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GDP grows 2.8% at year's end but rate falls short of expectations

January 27, 2012|By Don Lee
  • Shoppers at the Westfield Century City mall. Consumer spending helped lift the U.S. economy last quarter.
Shoppers at the Westfield Century City mall. Consumer spending helped… (Lawrence K. Ho / Los Angeles…)

The American economy ended a year of mostly disappointments with modestly stronger growth, but still less than what was hoped for by many analysts.

The nation’s gross domestic product -- the total value of goods and services produced in the U.S. -- rose 2.8% in the fourth quarter from the prior quarter, the Commerce Department reported Friday.

While that was an acceleration from the feeble growth rate of 1.8% in the summer, the latest GDP figure was below the 3% that most analysts were projecting. The final quarter of 2011 got a big lift from businesses increasing their stockpile of goods, but a buildup of inventory at year's end is likely to hold down growth this quarter.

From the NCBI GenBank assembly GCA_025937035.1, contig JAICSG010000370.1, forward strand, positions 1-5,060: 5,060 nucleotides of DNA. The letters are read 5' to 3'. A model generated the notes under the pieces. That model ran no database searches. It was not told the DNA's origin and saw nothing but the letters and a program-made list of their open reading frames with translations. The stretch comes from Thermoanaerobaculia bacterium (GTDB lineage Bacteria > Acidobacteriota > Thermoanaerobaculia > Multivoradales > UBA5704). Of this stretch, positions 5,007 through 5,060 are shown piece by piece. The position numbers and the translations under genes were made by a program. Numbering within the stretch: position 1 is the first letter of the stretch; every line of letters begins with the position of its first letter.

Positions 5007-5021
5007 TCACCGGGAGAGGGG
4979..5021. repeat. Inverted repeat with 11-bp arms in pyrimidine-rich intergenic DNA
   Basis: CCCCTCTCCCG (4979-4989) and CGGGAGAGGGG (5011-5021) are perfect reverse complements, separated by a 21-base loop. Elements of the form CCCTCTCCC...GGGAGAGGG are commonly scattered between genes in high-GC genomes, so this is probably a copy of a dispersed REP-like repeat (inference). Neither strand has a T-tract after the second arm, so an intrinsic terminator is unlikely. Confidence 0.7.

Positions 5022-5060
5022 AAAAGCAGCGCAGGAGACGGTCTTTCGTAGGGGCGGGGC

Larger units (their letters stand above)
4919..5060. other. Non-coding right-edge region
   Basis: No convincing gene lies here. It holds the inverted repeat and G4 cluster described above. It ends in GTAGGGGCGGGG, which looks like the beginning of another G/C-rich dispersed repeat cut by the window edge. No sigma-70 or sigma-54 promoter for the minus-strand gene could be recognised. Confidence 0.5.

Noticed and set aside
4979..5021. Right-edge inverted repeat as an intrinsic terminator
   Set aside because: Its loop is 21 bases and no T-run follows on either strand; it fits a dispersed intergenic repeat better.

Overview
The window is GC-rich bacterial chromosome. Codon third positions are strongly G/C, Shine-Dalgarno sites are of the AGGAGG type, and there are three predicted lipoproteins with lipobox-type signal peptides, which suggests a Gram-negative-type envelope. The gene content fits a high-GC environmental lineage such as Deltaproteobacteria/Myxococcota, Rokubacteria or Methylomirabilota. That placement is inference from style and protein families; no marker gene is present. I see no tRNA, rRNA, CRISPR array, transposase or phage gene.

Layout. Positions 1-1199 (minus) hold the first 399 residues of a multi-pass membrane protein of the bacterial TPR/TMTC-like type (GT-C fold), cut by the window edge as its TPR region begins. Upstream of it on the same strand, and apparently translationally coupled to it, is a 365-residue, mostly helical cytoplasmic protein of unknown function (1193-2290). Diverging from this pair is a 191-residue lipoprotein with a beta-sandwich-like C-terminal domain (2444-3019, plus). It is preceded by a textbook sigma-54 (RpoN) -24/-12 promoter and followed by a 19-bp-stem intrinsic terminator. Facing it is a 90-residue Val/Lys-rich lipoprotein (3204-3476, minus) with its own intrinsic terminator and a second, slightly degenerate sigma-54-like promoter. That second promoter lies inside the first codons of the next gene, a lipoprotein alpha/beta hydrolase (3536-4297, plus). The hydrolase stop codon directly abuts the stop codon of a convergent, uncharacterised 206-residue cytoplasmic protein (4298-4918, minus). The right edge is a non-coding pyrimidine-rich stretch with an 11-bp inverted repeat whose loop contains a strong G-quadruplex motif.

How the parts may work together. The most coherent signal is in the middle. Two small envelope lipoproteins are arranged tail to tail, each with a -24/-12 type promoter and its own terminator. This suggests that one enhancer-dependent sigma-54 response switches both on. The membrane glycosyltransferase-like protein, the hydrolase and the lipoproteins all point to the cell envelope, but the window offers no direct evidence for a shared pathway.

The fourth quarter also saw a pickup in consumer spending as people bought more cars and household furnishings. But spending on services was weak. Cutbacks by government, especially at state and local levels, slower business investments and a bigger trade deficit dragged down the economy at year's end.

With the fourth-quarter data, GDP for all of 2011 expanded at a 1.7% rate -- a pace too weak for employers to add enough jobs to keep up with the workforce population and productivity gains. Most analysts see the GDP growth rate retreating early this year to about 2%.

Consumer spending accounts for about 70% of the American economy. Despite strong spending early in the holiday season, retail sales weakened in the waning weeks of last year. The housing market shows signs of bottoming, but unless job growth accelerates, many families' spending capacity is limited by high debts and weak income growth.

Earlier this week the Federal Reserve projected the GDP to advance at a rate of 2.2% to 2.7% in 2012. The unemployment rate, currently at 8.5%, was seen as showing little if any improvement at the end of the year.


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